If you're choosing a wargames magazine, there's nothing like actually having one in your hand to flip through. Online, you can find the contents lists for all the glossies, but the quality of the articles and how they might relate to the broader hobby can only be appreciated by tracking down a copy in a newsagents (or maybe at a wargames store or show).
And so it was with WI298. The theme in this issue was Napoleonics, so I wasn't tempted until I found a copy in W.H. Smith's. Then I realised the quality of the articles was such that there was plenty that could be related to Horse and Musket wargaming in general, quite aside from giving a useful insight into a period I've never really even dipped into. Plus there were other articles worth reading, for example about the Soviet invasion of Poland in 1939 (relevant to me) and the Battle of Plataea. Have you noticed that a wargaming article about a period you have no particular interest in can be worth reading because it's well conceived and well written? Of course you have.
As for Napoleonics, Barry Hilton had this to say in the opening article:
Most wargamers want something which gets a result in a few hours and does not require a second mortgage to fund or a lifetime to collect. After reading [this article] you could be gaming from scratch with 4-6 battalions within a few weeks.
That's the way to get people's attention: new periods can often seem daunting. However, I should freely admit at this point that I have no intention of starting Napoleonic wargaming. (Almost certainly my loss: if anyone within driving distance of Bristol has a collection and a good set of rules and needs an opponent, I'm you're man). But Barry went on to prove his point by providing a set of three small scenarios later in the magazine that I knew I would have to try out: not with Napoleonic armies but with those of the Seven Years War.
So finally we get to the point. The scenario for my latest SYW battle was this one, which Barry called 'Take The High Ground'. From the Peninsula in 1812 the action shifts to Silesia in 1758. Rather than the French attacking the positions of the Spanish on the fringes of a fictional siege of Avila, my imagination took me to the Prussians assaulting Austrian positions on the fringes of the siege of Schweidnitz. Thanks to Barry and WI for letting me use the map:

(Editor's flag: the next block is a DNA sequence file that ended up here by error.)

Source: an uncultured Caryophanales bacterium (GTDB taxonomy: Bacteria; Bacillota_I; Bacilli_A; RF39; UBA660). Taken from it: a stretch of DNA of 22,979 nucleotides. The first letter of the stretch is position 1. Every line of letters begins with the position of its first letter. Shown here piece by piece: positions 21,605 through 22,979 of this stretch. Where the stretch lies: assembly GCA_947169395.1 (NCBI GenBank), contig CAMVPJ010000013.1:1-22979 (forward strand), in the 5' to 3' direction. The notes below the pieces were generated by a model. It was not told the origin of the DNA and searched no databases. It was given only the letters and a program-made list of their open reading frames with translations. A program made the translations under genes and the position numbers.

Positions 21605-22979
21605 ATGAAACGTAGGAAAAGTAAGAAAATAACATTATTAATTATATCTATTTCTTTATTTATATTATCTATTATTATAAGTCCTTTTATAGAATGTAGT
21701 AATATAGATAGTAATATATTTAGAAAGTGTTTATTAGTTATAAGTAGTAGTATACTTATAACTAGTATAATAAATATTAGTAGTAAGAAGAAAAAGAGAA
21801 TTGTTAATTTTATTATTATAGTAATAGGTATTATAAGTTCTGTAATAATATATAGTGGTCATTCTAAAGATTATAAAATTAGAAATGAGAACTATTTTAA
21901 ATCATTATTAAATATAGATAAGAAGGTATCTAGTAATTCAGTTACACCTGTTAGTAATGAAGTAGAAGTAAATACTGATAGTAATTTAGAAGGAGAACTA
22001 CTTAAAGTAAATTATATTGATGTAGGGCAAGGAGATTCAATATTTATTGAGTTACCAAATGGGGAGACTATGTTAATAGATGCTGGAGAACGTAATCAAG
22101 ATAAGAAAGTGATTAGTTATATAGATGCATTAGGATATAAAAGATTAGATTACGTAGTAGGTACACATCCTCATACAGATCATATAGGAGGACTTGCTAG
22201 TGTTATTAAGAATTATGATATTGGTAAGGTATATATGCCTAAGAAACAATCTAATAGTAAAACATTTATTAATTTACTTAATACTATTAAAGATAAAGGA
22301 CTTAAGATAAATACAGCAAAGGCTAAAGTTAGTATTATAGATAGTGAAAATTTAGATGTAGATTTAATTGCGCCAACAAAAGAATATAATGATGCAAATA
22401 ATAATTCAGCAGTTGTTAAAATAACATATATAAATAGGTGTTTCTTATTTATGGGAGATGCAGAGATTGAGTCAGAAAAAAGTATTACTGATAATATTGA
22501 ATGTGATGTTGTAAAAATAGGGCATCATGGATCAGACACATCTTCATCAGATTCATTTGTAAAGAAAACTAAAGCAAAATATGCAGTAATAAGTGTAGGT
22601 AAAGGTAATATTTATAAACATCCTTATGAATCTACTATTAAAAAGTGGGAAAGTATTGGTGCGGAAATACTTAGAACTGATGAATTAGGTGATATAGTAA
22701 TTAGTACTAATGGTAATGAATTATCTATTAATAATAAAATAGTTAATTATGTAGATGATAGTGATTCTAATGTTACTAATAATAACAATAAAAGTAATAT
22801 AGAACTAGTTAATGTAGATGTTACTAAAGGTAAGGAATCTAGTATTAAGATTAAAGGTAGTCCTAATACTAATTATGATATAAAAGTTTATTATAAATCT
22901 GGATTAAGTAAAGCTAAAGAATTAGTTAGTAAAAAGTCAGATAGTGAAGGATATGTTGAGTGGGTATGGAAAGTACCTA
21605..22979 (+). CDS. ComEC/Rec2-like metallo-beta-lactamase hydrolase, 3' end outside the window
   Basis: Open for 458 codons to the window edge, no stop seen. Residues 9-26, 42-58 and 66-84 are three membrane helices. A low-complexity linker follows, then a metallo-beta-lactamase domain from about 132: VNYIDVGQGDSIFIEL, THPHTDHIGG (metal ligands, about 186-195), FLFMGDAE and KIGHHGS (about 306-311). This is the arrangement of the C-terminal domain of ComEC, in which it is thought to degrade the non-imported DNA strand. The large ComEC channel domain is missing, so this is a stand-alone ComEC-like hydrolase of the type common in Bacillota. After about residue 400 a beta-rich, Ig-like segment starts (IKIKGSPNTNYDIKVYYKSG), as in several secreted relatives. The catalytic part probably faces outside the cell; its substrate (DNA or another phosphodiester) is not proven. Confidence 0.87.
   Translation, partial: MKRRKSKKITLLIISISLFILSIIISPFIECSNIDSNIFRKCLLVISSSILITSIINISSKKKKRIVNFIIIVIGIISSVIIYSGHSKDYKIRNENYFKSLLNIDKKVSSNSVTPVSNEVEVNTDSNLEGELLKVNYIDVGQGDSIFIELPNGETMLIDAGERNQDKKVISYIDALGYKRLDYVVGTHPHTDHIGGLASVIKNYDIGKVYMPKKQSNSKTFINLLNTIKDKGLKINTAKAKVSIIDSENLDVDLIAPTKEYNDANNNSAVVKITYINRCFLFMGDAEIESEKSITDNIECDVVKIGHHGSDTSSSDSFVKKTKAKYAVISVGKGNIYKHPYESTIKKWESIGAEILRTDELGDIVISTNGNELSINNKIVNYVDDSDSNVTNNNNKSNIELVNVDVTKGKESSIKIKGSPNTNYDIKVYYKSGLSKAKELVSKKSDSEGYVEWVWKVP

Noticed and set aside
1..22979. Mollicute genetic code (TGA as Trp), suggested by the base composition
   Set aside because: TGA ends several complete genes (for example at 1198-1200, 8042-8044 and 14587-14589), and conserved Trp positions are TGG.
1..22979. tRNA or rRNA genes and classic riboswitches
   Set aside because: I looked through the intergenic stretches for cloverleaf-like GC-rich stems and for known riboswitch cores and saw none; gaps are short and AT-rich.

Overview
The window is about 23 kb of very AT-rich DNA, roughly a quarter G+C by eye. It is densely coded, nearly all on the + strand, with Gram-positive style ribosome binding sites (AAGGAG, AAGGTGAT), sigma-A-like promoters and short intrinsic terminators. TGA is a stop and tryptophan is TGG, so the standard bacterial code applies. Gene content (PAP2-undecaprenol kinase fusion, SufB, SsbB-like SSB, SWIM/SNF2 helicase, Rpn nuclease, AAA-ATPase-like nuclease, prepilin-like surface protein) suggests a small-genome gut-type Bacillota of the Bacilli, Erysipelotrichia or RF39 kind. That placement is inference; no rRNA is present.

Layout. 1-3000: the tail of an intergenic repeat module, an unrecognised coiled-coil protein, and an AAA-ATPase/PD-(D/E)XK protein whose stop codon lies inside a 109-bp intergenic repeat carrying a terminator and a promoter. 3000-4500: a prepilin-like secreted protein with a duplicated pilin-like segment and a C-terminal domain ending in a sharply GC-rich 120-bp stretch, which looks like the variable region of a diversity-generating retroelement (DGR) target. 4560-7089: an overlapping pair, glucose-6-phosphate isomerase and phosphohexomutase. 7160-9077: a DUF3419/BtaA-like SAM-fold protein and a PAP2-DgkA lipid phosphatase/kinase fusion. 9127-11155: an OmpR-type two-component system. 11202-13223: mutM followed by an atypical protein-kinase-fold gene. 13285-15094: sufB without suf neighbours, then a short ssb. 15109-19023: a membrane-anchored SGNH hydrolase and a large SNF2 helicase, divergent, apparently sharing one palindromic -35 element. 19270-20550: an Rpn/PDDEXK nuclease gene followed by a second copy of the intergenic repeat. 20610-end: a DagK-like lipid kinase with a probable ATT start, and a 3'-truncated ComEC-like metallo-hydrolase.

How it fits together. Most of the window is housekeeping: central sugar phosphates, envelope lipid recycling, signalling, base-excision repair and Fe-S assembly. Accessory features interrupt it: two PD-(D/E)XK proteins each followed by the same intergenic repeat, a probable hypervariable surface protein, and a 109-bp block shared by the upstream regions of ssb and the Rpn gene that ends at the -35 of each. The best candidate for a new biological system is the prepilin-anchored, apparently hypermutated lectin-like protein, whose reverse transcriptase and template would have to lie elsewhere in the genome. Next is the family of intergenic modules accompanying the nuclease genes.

|Reproduced by kind permission of Wargames Illustrated and Barry Hilton|
Copyright Wargames Illustrated
Forces and scenario were:
Prussians (blue, attacking)
Infantry brigade of 4 line battalions
Cavalry brigade of 2 dragoon regiments
Artillery battery (6pdr), 2 model guns
Independent grenadier battalion
Austrians (red, defending)
Infantry brigade of 2 line battalions with artillery battery (24pdr), 1 model gun
Infantry brigade of 2 line battalions and 1 grenz battalion
Independent grenz battalion
The Prussians must attack and capture the ridge feature ahead of them. The Austrians must retain control of the ridge. Using the standard victory conditions from my own rules, this meant each side would fight until it reached its army breakpoint (i.e. losing half its units, rounding fractions down), with the main ridge costing the Austrians 2 army points if lost. To bring the isolated unit in the church/chapel area into the game, this location would cost 1 army point if lost.
The set up:
I was able to make a pretty good stab at recreating the table as per Barry's map,
and placed the forces as drawn.
The independent grenz battalion occupy the church area.
The Prussian main force of 4 battalions sets off for the ridge. To their right the artillery battery prepares to fire, but one gun is limbered and moved forward to support the Prussian cavalry who would have to handle the Austrian left wing infantry.
The Prussian cavalry are seen on the left. The Prussian grenadiers had been assigned the task of assaulting the church, and made an excellent start by rolling a double move.
They headed up the hill in column.
The Prussian infantry managed a double move on move 2, but celebrations were curtailed when the right hand leading battalion received such heavy fire from the Austrian siege gun that it broke and ran off.
The Prussians grenadiers also managed another double move which allowed them to smartly change formation to line and then charge the grenzers in the churchyard. Fire from the Austrian light infantry was weak and in the subsequent melee the grenz battalion was swiftly seen off, never to return. This lost the Austrians 2 army points (1 for the unit and 1 for the church). Losing just one more unit would lose them the game, but they braced themselves for a fightback.